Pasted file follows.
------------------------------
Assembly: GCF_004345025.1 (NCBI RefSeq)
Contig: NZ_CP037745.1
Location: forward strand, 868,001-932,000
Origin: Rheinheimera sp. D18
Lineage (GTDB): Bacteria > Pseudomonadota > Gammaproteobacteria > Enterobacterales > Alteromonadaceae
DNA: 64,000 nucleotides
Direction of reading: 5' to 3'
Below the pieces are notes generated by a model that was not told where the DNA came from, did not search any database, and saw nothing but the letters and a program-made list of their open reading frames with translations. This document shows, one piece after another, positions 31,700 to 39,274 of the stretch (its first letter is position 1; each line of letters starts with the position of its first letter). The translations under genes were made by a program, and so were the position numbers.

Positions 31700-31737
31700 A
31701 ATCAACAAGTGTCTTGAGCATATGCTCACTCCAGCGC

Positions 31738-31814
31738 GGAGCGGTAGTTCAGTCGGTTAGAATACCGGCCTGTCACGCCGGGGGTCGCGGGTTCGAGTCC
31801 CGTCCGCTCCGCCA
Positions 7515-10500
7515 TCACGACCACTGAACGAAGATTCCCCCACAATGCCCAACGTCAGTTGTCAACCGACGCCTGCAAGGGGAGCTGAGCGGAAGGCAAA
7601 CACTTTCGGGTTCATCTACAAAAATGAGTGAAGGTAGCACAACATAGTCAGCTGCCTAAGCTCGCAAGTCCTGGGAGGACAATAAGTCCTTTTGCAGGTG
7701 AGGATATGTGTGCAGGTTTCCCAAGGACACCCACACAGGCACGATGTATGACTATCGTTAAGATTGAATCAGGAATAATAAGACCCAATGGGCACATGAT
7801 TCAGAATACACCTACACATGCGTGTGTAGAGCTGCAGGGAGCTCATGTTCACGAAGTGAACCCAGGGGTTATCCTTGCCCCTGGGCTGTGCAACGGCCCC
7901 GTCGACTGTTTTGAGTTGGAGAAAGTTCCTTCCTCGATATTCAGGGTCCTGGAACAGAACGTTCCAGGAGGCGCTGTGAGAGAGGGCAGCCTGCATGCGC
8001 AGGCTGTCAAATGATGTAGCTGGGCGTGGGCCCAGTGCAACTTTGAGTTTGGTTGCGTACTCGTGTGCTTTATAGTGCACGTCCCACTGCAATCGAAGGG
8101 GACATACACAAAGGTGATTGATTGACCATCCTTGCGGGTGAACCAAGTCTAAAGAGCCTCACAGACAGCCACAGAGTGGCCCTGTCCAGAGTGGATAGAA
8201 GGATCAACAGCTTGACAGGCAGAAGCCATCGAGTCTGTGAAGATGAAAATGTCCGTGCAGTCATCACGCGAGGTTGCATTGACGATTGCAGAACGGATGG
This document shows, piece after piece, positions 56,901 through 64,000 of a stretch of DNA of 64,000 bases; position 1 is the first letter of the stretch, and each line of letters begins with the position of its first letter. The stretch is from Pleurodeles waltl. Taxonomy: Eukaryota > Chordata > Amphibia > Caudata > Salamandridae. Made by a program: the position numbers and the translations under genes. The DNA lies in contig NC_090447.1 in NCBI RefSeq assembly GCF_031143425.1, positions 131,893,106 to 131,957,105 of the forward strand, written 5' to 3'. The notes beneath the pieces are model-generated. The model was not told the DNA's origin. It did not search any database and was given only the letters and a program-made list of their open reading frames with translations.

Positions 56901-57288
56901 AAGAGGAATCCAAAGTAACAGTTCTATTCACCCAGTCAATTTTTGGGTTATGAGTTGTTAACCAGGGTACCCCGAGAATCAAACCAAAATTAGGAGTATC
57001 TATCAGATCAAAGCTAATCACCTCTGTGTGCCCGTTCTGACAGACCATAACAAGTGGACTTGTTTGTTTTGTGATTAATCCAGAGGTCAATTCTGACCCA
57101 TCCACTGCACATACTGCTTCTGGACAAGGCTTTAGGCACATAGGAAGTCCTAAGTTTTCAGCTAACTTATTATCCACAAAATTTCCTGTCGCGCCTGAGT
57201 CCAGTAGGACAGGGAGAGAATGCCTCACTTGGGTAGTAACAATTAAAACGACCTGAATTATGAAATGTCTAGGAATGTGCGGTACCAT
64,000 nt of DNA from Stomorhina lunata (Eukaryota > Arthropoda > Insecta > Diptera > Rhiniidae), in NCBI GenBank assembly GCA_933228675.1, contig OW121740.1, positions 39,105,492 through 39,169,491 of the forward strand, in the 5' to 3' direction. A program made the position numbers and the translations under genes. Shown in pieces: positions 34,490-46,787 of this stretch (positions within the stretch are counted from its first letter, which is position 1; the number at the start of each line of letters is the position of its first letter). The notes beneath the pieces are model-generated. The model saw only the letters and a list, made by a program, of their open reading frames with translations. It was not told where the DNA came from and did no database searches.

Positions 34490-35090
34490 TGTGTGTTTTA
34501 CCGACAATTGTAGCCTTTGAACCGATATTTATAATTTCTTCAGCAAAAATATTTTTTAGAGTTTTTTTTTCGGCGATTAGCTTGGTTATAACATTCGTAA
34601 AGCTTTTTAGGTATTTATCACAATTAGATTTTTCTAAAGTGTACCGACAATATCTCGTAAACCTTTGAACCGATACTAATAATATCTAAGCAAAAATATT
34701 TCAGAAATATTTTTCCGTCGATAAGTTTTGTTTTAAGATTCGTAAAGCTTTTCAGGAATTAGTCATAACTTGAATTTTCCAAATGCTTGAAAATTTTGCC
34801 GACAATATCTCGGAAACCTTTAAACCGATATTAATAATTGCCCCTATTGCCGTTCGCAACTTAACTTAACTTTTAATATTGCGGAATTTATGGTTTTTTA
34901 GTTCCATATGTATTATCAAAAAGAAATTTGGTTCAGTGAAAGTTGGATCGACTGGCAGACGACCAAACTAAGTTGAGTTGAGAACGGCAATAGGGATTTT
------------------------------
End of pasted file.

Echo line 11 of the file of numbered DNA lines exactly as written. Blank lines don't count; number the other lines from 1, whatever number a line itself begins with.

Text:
31701 ATCAACAAGTGTCTTGAGCATATGCTCACTCCAGCGC